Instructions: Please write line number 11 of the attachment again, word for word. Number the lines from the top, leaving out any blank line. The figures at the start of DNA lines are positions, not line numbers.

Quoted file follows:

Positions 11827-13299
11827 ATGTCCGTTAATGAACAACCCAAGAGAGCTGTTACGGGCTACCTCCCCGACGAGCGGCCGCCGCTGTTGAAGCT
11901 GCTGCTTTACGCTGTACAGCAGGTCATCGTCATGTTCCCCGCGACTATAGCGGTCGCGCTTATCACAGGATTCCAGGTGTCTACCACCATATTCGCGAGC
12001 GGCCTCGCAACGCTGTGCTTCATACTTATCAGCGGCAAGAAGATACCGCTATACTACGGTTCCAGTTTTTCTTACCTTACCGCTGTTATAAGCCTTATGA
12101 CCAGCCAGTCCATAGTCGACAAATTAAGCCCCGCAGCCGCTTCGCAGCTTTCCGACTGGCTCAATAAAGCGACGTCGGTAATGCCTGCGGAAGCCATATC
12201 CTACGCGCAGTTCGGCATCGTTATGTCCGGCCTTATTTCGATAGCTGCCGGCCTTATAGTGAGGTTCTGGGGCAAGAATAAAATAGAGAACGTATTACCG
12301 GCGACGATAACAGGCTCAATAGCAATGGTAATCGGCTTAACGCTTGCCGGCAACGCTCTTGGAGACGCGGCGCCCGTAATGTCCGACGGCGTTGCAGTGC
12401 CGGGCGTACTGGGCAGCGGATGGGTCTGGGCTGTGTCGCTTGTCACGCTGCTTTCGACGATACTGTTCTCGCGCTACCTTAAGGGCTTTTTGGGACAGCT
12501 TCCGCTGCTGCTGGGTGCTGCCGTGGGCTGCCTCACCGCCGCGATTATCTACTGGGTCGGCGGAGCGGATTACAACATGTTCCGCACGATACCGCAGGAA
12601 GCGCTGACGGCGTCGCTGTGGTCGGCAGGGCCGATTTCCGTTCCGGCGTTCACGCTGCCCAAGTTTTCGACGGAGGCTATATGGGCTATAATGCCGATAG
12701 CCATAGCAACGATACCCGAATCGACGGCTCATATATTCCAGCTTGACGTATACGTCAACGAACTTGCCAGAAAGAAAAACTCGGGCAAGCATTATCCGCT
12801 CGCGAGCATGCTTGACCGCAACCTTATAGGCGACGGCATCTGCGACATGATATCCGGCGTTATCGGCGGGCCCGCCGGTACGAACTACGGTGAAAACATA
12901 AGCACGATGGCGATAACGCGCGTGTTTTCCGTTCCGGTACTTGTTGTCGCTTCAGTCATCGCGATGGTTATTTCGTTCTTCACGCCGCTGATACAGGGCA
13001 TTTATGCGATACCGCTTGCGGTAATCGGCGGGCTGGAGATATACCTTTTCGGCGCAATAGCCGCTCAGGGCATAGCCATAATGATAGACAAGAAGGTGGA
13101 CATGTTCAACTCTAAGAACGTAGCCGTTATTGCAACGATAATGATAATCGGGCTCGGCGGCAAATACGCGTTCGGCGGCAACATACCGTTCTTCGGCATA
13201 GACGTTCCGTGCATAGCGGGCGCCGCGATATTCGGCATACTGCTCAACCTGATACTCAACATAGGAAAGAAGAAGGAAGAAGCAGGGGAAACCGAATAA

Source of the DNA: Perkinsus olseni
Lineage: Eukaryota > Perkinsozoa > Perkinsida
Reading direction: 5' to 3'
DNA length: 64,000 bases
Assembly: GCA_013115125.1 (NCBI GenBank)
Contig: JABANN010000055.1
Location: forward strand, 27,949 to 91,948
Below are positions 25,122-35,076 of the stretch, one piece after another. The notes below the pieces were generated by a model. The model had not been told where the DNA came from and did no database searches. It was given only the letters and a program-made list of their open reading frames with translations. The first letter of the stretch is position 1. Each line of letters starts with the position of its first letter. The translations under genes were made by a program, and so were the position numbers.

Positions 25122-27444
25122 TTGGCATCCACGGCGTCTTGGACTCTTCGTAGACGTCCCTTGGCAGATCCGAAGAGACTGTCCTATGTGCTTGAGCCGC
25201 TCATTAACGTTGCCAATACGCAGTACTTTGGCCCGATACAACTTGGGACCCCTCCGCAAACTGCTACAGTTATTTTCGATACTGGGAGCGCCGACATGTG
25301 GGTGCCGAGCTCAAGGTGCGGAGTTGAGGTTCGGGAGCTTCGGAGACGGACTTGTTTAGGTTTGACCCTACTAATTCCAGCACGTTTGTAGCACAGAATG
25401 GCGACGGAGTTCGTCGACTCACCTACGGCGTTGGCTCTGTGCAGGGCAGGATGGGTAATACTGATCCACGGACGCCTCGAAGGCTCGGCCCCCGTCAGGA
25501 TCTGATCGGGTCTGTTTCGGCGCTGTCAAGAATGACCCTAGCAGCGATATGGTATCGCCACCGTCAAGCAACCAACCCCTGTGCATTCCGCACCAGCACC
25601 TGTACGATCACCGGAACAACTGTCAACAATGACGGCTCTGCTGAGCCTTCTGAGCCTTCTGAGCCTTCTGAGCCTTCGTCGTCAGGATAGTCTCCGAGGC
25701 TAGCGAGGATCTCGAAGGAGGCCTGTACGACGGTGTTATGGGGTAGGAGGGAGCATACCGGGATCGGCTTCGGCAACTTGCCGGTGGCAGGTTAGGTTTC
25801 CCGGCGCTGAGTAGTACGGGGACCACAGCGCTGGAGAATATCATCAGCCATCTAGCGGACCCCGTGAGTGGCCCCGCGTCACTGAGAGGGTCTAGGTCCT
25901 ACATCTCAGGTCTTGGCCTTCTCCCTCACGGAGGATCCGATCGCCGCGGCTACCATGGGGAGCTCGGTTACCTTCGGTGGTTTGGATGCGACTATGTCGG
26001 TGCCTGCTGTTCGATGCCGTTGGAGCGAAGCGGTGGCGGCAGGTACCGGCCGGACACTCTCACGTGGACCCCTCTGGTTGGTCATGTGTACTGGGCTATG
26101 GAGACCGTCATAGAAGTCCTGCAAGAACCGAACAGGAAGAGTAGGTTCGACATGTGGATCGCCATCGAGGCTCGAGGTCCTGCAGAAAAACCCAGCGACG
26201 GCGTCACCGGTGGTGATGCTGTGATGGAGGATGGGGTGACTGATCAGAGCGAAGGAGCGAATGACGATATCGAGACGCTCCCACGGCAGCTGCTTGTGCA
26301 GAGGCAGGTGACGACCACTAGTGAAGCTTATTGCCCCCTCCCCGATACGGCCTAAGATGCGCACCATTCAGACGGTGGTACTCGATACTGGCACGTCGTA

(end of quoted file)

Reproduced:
12701 CCATAGCAACGATACCCGAATCGACGGCTCATATATTCCAGCTTGACGTATACGTCAACGAACTTGCCAGAAAGAAAAACTCGGGCAAGCATTATCCGCT